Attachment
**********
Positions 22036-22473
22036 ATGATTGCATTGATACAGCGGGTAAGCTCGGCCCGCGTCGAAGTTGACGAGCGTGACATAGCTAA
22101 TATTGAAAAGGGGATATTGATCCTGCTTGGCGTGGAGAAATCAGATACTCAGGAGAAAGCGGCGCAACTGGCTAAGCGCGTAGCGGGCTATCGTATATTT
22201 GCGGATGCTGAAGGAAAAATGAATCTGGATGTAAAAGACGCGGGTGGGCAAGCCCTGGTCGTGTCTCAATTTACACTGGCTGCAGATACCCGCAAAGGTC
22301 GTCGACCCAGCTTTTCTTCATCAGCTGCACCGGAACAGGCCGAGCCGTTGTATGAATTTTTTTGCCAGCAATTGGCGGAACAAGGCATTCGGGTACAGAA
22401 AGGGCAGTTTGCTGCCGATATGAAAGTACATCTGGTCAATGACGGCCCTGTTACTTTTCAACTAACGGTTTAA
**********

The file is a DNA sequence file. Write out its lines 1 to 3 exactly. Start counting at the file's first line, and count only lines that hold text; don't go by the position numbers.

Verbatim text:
Positions 22036-22473
22036 ATGATTGCATTGATACAGCGGGTAAGCTCGGCCCGCGTCGAAGTTGACGAGCGTGACATAGCTAA
22101 TATTGAAAAGGGGATATTGATCCTGCTTGGCGTGGAGAAATCAGATACTCAGGAGAAAGCGGCGCAACTGGCTAAGCGCGTAGCGGGCTATCGTATATTT